If any credit can be gifted to a social media platform for bringing neighbors closer to the fence, by default it would go to Next Door. But, forgive me if I still want to delete it off my phone.
Next Door does what Facebook fails to do, and that’s narrowing the scope of one’s news feed by featuring users from your neighborhood. You sign up, declare where you live, and you’re communicating with your neighbors within a few minutes.
It’s ironic that this is the vehicle by which many of us communicate with people just a few doors down from us. Whether it be our hectic balance between professional obligations and our family lives, or wish solitude in a world full of chatter and debate. We don’t know our neighbors like we once did.
One thing that hasn’t changed about suburban living is knowing who to go to to pick up on the latest town gossip. The electronic age has enabled this to take place instantaneously, and nearly anonymously. Curious eavesdroppers need not reveal themselves to find out what’s going on.
A recent stroll down the virtual neighborhood unveiled the unhappiness of at least one resident who felt cheated by the Bethlehem Public Library. Roll back to when society was in the grips of a pandemic, the local library remained opened and allowed for patrons to borrow from its collection. It also suspended the collection of late fees for those tardy returns. However, that amnesty period was closed as of the start of July. The library’s decision was shared to the town it serves by means of its monthly newsletter, website, emails and this newspaper. There was, short of knocking on everyone’s door, ample communication.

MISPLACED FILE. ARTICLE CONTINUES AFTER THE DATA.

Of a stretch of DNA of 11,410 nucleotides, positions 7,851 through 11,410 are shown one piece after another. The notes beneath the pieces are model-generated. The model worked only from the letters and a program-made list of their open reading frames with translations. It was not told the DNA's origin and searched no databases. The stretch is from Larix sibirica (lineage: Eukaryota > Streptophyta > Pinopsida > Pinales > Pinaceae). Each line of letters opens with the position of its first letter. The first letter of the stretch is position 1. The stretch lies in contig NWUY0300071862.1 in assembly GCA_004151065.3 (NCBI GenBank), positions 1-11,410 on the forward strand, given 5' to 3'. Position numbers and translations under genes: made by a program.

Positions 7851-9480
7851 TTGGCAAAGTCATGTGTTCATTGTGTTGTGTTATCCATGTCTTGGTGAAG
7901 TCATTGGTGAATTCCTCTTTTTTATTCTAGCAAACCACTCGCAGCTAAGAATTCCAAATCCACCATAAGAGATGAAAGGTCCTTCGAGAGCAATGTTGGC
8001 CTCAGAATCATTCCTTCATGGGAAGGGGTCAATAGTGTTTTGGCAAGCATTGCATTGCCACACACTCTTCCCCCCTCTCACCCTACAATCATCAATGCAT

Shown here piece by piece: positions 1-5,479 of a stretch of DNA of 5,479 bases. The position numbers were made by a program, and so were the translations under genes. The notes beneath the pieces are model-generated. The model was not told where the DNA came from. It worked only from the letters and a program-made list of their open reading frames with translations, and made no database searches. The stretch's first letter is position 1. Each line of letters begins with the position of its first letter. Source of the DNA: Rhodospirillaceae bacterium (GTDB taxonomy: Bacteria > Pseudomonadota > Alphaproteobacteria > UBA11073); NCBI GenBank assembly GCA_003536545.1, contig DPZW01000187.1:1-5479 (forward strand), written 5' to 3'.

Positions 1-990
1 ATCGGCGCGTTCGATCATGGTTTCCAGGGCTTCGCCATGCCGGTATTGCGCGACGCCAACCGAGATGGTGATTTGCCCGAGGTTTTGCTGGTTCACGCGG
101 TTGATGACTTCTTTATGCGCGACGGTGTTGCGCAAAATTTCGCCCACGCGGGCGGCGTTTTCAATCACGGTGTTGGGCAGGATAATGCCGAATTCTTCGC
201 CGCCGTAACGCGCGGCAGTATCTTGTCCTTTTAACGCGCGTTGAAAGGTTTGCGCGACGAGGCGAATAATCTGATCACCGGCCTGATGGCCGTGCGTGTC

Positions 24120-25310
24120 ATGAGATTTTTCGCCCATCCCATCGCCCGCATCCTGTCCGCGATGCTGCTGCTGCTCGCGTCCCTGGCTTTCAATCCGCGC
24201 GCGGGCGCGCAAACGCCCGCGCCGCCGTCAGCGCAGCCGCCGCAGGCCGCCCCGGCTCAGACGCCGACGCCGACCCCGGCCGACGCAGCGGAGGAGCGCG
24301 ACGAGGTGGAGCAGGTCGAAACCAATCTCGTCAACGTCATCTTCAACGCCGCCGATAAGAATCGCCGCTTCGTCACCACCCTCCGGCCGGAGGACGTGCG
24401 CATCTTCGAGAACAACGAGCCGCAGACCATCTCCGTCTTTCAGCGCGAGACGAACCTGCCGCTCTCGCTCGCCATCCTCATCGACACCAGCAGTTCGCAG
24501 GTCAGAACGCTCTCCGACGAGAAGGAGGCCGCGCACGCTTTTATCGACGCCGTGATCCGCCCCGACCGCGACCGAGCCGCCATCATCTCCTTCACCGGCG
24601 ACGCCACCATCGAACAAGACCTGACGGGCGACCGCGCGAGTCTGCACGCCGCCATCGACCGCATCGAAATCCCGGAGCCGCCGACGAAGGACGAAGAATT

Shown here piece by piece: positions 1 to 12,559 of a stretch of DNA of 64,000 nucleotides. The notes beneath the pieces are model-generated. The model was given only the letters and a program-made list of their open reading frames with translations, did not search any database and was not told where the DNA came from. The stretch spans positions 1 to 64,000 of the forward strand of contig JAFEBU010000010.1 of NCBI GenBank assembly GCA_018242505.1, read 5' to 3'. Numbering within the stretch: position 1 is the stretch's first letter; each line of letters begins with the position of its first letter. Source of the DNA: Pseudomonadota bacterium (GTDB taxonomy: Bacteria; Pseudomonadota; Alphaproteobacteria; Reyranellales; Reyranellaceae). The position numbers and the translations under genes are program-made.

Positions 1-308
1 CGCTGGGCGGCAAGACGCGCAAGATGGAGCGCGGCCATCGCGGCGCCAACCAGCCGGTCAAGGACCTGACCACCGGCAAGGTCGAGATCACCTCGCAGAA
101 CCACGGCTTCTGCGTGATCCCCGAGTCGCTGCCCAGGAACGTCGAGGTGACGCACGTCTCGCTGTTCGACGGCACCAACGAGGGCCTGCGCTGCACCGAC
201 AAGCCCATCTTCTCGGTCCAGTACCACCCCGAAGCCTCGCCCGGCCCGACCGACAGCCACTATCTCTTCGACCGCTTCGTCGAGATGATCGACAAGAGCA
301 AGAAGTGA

Somehow, though, this person didn’t get the message. Of course, an angry post on social media was necessary. The message within the pixilated letter asked if it was ethical of the library to backcharge fees after it said it would not levy fines for late books. This question over ethics, mind you, is asked without drawing attention to the obvious breach in social contract of one person holding property for several months despite the promise of returning it within a handful of weeks.
The answer is yes, though it should go without saying. Though the library said it would not charge late fees during a set window of time, it didn’t erase the fact that you’ve held on to those books for far too long. It was an amnesty period, not a waiver of your obligation. The clock started on that date captured in the back of the book. But, don’t take our answer for it. It’s best that you call the library.
If social media does one thing well, it provides a platform for people to voice out their grievances and welcomes other to join in on their crusade. Whether or not that crusade is worthy of a following is judged by those who read it, and not often too well.
Another post complained over being yelled at by a homeowner who took exception to their dog peeing on the lawn.
Dog walkers should be curbing their pets. Urine, however, isn’t covered in that agreement. Be mindful that when your dog pees on a fertilized lawn, it burns the grass.
The dog owner still felt as if the homeowner was being rude. Of the scores who responded, maybe half agreed. The other half simply said, stay off their lawn. Apparently that was an incredulous response.
Everyone has their priorities in order. You love your pet. The homeowner loves their lawn. Keep it simple and understand that you weren’t invited. Go away.
There’s some merit to being anti-social, too.